Wendell OKs Town Hall kitchen remodel project
WENDELL — The Town Hall kitchen will be remodeled and a zoning bylaw pertaining to secondary dwellings will not be loosened following Monday’s annual town meeting.
Remodeling money, totalling $19,600 over three articles, is intended to bring the kitchen into compliance with health codes and allow it to be used for town functions, cooking for displaced residents in emergencies and for use by groups renting the hall, according to members of the kitchen remodelling committee.
The money is earmarked to winterize the kitchen plumbing, purchase and install equipment for the kitchen including a sink and exhaust hood and cover disability access consulting costs.
The impact of the changes on residents with multiple chemical sensitivity, a controversial medical condition, was the focus of debate.
Planning Board Chairwoman Nancy Riebschlaeger said the Town Hall is the town’s least toxic building and she would like to see it made completely nontoxic to allow residents otherwise kept away to attend town meetings.
Kitchen committee member Nina Keller said the gas stove was removed from the equipment list because of the controversial nature of multiple chemical sensitivity. The stove question remains to be decided, and member Judy Hall said she would make it her responsibility to hold open community discussions and the committee will come back in a year to ask for stove money.
An amendment re-wording the purchase and installation article to specify that remodeling be done in the manner least damaging to the users of the building and the environment failed, as did an amendment to the amendment, which would have designated the Selectboard as judge of harmfulness. Both failed on concerns that they would restrict the committee or mire the project.
All three motions passed as worded.
A proposed change to the zoning bylaws would have removed the requirement that a primary dwelling be in existence for 10 years in order to add a smaller secondary dwelling.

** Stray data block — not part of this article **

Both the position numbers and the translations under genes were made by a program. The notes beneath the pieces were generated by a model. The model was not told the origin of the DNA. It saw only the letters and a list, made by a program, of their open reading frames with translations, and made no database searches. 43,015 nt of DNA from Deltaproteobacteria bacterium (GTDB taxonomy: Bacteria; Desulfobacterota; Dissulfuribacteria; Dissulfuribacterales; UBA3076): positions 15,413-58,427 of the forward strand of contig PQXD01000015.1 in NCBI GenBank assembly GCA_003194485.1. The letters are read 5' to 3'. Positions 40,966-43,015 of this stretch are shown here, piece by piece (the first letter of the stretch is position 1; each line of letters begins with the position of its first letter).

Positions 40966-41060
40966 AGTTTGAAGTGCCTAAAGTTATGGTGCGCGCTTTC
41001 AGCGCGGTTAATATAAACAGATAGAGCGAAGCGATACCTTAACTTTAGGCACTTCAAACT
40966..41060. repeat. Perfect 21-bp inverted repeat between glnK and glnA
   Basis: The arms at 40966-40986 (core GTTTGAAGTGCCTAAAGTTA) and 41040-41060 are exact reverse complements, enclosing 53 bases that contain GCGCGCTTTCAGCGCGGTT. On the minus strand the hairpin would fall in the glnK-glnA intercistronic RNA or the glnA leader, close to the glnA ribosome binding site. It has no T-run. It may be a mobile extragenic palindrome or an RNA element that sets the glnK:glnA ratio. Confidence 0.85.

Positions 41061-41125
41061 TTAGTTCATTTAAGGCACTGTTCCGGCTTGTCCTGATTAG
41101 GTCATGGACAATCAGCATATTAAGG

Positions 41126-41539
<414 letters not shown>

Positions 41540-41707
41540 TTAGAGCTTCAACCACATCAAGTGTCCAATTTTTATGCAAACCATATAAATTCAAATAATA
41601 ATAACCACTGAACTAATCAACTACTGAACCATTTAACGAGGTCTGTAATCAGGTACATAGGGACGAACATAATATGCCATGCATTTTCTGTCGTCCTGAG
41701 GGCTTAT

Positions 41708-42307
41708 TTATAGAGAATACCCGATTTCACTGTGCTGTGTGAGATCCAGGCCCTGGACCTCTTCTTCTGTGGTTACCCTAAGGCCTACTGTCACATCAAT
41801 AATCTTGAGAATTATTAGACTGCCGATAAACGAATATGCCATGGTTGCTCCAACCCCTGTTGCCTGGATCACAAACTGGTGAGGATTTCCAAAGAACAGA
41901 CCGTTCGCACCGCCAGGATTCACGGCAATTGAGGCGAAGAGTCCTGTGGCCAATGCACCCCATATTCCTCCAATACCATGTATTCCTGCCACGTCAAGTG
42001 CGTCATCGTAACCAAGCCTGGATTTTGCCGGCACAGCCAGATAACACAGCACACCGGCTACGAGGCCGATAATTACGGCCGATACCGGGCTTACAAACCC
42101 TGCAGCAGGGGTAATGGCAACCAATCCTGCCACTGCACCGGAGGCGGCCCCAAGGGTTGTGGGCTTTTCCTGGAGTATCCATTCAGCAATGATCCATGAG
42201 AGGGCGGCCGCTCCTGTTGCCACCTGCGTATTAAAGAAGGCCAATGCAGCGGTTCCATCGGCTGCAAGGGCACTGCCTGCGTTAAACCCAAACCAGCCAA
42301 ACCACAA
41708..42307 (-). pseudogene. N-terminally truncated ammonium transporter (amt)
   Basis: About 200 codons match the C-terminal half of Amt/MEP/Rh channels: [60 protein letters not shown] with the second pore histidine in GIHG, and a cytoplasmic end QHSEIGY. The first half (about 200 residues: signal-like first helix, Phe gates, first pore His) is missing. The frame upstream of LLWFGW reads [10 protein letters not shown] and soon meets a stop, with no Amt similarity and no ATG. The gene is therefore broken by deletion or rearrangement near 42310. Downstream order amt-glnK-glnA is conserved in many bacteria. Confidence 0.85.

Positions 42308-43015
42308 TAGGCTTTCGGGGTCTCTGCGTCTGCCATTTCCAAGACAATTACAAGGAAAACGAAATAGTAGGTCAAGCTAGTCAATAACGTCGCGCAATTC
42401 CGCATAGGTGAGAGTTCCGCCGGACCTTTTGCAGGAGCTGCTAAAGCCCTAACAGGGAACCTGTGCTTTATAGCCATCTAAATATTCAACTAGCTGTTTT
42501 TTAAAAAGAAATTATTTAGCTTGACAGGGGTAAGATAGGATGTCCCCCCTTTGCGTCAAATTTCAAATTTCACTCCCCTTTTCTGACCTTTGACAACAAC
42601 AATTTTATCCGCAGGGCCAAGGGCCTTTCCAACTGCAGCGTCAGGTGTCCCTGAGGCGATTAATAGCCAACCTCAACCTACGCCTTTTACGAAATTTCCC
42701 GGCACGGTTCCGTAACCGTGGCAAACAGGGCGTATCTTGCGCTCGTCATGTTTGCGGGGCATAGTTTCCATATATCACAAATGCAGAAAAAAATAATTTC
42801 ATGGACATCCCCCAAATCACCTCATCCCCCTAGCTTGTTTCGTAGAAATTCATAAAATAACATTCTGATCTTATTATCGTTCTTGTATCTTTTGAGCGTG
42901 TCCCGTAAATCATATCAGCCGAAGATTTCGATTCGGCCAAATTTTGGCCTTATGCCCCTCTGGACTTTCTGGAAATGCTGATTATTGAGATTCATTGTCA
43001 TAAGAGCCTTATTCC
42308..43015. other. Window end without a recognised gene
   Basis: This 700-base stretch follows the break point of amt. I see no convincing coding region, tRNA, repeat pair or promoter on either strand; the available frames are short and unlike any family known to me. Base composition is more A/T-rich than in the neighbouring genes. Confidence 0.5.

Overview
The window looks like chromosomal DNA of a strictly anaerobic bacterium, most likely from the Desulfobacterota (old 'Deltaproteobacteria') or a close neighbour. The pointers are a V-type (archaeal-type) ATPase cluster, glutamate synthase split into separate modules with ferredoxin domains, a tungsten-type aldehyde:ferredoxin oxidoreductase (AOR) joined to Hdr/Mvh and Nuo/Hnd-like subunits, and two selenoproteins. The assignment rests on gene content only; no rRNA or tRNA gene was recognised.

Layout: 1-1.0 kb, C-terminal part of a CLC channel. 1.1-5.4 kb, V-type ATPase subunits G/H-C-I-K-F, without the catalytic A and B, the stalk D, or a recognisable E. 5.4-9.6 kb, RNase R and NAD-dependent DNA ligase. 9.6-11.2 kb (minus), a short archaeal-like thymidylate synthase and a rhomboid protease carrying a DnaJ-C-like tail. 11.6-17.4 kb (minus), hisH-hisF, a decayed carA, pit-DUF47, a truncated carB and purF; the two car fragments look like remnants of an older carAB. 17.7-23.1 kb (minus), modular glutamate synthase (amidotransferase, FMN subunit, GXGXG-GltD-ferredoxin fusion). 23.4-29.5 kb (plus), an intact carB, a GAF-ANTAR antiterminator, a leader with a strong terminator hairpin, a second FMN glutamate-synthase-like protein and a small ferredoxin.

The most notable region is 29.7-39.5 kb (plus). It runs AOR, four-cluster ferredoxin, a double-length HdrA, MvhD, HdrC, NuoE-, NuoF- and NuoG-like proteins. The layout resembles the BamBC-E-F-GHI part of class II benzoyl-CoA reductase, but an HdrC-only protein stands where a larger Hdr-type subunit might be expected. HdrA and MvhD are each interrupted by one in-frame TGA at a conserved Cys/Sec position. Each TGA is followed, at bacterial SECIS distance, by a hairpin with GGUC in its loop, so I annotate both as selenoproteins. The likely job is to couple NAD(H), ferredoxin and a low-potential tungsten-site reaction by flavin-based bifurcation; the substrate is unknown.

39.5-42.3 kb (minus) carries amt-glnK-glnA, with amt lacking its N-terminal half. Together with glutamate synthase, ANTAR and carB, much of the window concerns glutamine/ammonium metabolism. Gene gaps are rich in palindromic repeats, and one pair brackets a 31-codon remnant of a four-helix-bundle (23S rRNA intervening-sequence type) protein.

Riebschlaeger said the change was intended to loosen restrictions for people wishing to move onto their parents’ property or vice versa, or for residents wishing to rent out a secondary dwelling.
Resident Morgan Mead said he didn’t want more construction but supported the article, saying it was the first example of deregulation he had seen at town meeting. “I don’t want my neighbors to do it, but I support their right to do it,” Mead said.
Some residents raised concerns over population density and preserving the town’s rural character and the article failed to achieve the two-thirds vote required, with 22 for and 16 against.
A related article removing the two-person residency cap for secondary dwellings passed. Riebschlaeger said the board couldn’t work out who would evict a couple if they had a baby, and it didn’t seem legal.
Also among the articles approved:
∎ A general budget of $2,032,725.
∎ $13,000 to fund a preliminary study to explore options for elementary school education with the current member towns of Erving School Union 28.
∎ $6,000 to pay for costs associated with the installation of high-speed Internet to town buildings, including the library, senior center, police station, highway garage, Town Hall and Town Office Building.
You can reach Chris Curtis at:
or 413-772-0261, ext. 257